Amazon shelves AI recruiter after women overlooked

Remigio Civitarese
Октября 13, 2018

The trained AI was supposed to give candidates a star rating from one to five.

The tech giant Amazon shutdown an AI recruitment system that it developed when it couldn't stop the tool from discriminating against women.

"They literally wanted it to be an engine where I'm going to give you 100 resumes, it will spit out the top five, and we'll hire those", an unnamed Amazon employee told Reuters.

According to Reuters, the system taught itself that male candidates were preferable to women. More damningly, it began to downgrade graduates of all-women colleges, and penalize resumes containing the word "women's" - so membership of a college's Women's Software Development Society, for example, could actually hurt your chances of winning a software development job. But the computer program determined a good candidate by looking at resumes Amazon received over a decade - and, at least in engineering positions, majority came from men.

The computer model was trained by observing patterns in the CVs candidates had submitted to Amazon over a decade-long period - most of which came from men.

Gender bias was not the only problem, Reuters' sources said.

While Amazon recoded the software to make the AI neutral to these terms, it realised that this did not guarantee that the technology would find other methods of being discriminatory against women, the report said.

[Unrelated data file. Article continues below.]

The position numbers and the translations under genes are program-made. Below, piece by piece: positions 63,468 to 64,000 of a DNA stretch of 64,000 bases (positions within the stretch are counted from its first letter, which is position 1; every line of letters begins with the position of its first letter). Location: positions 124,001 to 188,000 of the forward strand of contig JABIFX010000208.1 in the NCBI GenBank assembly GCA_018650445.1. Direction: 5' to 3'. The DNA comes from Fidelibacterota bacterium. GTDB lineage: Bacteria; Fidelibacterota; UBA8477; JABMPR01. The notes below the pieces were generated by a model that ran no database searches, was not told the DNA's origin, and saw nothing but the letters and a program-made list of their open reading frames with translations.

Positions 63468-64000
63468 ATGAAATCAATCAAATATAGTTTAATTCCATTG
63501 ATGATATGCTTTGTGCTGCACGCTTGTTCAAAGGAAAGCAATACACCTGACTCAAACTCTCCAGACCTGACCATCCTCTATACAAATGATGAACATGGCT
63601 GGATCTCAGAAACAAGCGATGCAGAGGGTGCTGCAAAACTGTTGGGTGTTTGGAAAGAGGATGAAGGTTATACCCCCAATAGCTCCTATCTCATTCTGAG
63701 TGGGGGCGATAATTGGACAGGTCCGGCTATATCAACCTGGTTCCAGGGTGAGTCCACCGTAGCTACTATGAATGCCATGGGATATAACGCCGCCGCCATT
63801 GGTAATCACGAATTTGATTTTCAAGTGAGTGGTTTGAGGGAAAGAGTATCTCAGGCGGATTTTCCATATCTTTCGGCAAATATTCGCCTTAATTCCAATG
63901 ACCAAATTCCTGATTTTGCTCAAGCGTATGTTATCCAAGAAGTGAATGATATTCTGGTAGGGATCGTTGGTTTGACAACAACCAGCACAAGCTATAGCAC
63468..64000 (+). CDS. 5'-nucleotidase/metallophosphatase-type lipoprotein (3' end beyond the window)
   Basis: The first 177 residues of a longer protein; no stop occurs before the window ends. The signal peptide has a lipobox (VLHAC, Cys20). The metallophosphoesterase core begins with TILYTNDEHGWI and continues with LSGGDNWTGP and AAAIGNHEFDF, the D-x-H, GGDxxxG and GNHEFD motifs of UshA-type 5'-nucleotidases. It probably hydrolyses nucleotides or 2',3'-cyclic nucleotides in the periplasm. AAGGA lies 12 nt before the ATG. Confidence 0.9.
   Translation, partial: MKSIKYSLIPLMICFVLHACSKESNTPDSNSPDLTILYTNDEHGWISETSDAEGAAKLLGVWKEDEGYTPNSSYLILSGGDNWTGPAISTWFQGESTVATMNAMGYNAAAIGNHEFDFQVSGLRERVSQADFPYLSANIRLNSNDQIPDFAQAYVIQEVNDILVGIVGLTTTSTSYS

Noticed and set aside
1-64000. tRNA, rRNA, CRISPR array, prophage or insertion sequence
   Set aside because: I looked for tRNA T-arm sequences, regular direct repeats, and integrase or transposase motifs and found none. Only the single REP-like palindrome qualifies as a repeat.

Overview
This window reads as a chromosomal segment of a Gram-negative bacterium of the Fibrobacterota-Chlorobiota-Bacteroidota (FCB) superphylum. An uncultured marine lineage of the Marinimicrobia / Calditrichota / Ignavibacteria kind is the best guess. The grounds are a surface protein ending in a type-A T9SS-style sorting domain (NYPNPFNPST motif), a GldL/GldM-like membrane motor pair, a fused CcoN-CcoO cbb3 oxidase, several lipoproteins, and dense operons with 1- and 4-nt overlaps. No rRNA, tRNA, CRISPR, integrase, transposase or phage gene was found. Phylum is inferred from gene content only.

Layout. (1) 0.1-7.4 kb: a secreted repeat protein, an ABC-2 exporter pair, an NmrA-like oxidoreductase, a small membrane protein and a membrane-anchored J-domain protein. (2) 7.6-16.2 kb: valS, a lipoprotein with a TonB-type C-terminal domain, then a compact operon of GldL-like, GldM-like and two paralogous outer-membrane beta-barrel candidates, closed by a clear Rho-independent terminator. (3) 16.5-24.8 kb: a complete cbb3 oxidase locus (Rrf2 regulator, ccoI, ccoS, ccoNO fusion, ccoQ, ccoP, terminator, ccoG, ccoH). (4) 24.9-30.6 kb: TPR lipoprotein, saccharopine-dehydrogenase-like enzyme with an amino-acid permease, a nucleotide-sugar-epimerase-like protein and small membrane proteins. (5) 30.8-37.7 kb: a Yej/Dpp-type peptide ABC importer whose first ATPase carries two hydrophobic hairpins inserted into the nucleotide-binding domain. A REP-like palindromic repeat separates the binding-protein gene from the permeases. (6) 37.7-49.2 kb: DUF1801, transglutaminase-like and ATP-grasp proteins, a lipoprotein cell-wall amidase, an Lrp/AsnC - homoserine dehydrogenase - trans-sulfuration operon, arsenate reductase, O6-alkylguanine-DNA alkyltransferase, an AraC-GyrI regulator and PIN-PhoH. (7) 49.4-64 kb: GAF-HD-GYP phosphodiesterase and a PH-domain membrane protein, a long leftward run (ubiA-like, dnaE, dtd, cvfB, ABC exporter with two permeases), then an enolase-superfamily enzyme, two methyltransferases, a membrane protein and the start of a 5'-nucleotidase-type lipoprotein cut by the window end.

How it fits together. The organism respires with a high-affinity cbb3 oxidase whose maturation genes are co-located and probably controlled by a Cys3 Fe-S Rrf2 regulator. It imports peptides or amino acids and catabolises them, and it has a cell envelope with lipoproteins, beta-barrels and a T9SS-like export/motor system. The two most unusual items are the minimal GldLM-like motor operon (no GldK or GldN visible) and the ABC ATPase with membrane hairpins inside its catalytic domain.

Amazon ultimately chose to scrap the team previous year because executives no longer had hope for the system, according to Reuters.

Amazon recruiters are believed to have used the system to look at the recommendations when hiring, but didn't rely on the rankings.

Some 55% of USA human resources managers said Artificial Intelligence, or AI, would be a regular part of their work within the next five years, according to a 2017 survey by talent software firm CareerBuilder.

The team, set up in Amazon's Edinburgh engineering hub, created 500 models concentrated on detailed job functions and locations.

As of 2017, 40 percent of Amazon's workforce was female - a higher portion than Facebook, Apple, Google, or Microsoft, per Reuters.

A large number - including Hilton and Goldman Sachs - are turning to machine learning options to automate their recruitment process, either in-house or through recruitment as a service solutions.

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